Updated: Dec 27, 2021
A Chapter About Drawing in the Reigns of Environmental Problems to Effect Change
“Think globally, act locally”
It was 5:50 p.m. when I was walking down Michigan Avenue on New Year’s Eve 2020. The coronavirus pandemic was in full swing, leaving the streets bare as bone. Rotting and splintering sheets of wood were plastered to store windows as a weak fence against looters. In search of a warm beverage to shield against the Windy City chill, I opened Google Maps and searched: “coffee shops near me.” Over thirty contenders popped up within walking distance; 90 percent of which were blatantly labeled in bold red font temporarily closed or permanently closed. The most gut-wrenching part was the majority of these scarlet-lettered shops were not international chains like Starbucks or Dunkin’ Donuts. They were stores like Café Marie-Jeanne or Finom Coffee; shops with character and culture, defined by the diverse populations traversing through the downtown; shops that put care and love into their creations, with shopowners who did a little dance whenever they got a new regular or released an updated menu item; shops that were local.
If nothing else, the pandemic has shown us how important our surroundings are. During this time where most (responsible) people are unlikely to be caught more than ten miles from their home, it was the people in our communities who keep us sane and hopeful. It was the local farmer who supplied us produce when supply chains were destroyed by sanitation concerns. It was the local UPS driver who transported us puzzles, books, video games, or cooking gadgets when we were bored at home looking for a creative outlet. It was the local restaurant who gave us a taste of what life used to be like before we were all locked up inside, when we could go out and enjoy an evening meal with loved ones.
The magic of community is indisputable.
As the pandemic has undoubtedly reminded us, there are a lot of reasons why community is important. Whether that be to fuel our hyperlocalized economies or to seek comfort from our shared experiences, we must remember that even in a digital, globalized age our physical community is immensely valuable. One particular issue that community best addresses is sustainability — and particularly recycling.
Despite the robust public education that has been instated on the importance of recycling in many areas, the actual practice of it and understanding which materials can be effectively reprocessed is surprisingly not well understood.
I have had first hand experience with this consumer confusion through an honors research project that I conducted my freshman year of college. The goal of my research was to better understand the principles of behavior change on pro-environmental behaviors, and recycling in particular. To accomplish this, I set up a booth on the Main Quad of campus to encourage passersby to sort a heap of materials into recyclable and non-recyclable materials based on my municipality’s standards. Unfortunately, not a single participant out of the 50+ visitors of our booth was able to properly sort all of the waste — not even our professor.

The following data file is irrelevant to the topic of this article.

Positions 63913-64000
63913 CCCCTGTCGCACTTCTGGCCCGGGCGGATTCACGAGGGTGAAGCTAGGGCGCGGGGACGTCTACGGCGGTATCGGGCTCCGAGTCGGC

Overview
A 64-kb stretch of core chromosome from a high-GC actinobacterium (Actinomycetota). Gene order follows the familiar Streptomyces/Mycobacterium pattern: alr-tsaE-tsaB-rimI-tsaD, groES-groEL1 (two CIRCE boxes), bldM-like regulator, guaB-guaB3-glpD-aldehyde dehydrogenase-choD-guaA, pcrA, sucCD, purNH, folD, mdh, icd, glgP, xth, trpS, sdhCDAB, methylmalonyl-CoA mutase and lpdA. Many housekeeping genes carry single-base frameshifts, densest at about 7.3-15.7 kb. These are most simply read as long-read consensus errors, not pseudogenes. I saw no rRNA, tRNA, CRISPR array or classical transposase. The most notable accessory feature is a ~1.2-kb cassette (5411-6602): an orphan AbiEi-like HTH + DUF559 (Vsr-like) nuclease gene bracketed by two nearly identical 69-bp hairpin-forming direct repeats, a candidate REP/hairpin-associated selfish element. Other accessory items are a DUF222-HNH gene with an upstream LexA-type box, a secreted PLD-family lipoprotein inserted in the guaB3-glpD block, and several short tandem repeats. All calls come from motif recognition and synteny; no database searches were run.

Experiments such as this one are quite useful because they allow us to understand the particular materials of confusion in our own community, and in turn, how we can best address them. There are countless factors, including public education, local government initiatives, proximity to landfills, population size, consumption habits, and so many others that might affect recycling rates in a given city — both on the household and industrial level. That being said, case-by-case community-oriented approaches to analyzing the socioeconomic and technological hurdles of pertinent waste streams by community is an effective strategy to circularity.
However, this fact is not only relevant to researchers or civil servants. The private sector can make great use of this information as well. By deeply understanding the social and environmental complexities surrounding waste management in a given area, you can formulate tailored solutions to properly cope with those. Some companies that have spearheaded some similar initiatives include:
tonle: a zero waste fashion brand formulated as a result of Fulbright research on the social and environmental inequities of textile manufacturing in Cambodia
Lean Orb: a “sustainable disposable” cutlery and food packaging company partnering with the hospitality industry and local schools in Miami to keep beaches clear of plastic pollution
Patagonia: an iconically-sustainable activewear company with untainted political activism and several community-based grassroots initiatives through their Patagonia Action Works platform.
“Although these initiatives may seem too microscopic to be impactful, the reality is that without passionate, concentrated might, change will never happen.
At some point, there is nowhere left to hang responsibility but on oneself, which is why we need community-oriented entrepreneurs and businesspeople to instigate domino effects. Time and time again this arrangement has proven effective, from the hospitality industry of Miami to artisan groups in Cambodia. As the saying goes, home is where the heart is — and where the heart is, there is a clear solution.”